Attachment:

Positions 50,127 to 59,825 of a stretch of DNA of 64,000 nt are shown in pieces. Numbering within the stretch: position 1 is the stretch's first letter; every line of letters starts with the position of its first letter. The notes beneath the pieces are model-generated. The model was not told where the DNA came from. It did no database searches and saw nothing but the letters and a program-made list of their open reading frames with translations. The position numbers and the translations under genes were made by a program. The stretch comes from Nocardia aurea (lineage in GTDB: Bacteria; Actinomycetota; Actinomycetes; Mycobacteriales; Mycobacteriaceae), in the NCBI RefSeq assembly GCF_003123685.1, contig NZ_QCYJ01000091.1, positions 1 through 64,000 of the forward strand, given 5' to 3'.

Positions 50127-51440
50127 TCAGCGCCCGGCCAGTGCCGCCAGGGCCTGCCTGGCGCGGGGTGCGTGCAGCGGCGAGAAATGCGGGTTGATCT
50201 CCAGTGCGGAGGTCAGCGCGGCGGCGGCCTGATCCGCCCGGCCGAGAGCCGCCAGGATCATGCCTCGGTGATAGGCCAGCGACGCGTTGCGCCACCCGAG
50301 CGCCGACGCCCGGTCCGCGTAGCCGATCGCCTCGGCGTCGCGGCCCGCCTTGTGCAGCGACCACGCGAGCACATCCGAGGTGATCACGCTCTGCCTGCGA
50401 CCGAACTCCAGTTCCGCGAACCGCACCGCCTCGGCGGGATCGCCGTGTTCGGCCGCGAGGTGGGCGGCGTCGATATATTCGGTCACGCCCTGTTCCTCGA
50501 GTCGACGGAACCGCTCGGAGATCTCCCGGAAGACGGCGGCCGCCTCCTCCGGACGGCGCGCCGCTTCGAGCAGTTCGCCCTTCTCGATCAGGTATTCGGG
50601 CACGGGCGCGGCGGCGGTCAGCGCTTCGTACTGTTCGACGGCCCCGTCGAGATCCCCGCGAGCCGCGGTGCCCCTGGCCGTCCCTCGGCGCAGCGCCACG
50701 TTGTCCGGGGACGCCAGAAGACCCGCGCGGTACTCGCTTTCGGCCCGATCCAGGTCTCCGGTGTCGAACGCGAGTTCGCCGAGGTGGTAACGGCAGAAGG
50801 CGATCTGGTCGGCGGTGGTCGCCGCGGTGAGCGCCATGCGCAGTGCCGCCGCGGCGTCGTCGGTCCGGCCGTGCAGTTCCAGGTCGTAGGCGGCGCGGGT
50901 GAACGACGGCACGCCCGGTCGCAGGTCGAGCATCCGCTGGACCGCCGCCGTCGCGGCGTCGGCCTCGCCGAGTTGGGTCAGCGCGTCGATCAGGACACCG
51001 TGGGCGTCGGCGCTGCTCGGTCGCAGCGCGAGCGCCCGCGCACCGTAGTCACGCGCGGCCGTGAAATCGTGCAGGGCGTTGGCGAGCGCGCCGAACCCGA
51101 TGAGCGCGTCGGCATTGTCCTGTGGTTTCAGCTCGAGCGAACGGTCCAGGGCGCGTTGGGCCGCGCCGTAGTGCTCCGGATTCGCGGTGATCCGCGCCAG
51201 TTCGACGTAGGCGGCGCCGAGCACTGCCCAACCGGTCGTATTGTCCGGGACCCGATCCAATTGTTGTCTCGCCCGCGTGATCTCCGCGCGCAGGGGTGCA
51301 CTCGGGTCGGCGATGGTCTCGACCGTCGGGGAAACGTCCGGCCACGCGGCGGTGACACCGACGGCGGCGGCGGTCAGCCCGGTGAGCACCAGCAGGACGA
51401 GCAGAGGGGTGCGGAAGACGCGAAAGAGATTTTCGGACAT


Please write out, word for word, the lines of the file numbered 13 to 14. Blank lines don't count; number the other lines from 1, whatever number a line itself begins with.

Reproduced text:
51101 TGAGCGCGTCGGCATTGTCCTGTGGTTTCAGCTCGAGCGAACGGTCCAGGGCGCGTTGGGCCGCGCCGTAGTGCTCCGGATTCGCGGTGATCCGCGCCAG
51201 TTCGACGTAGGCGGCGCCGAGCACTGCCCAACCGGTCGTATTGTCCGGGACCCGATCCAATTGTTGTCTCGCCCGCGTGATCTCCGCGCGCAGGGGTGCA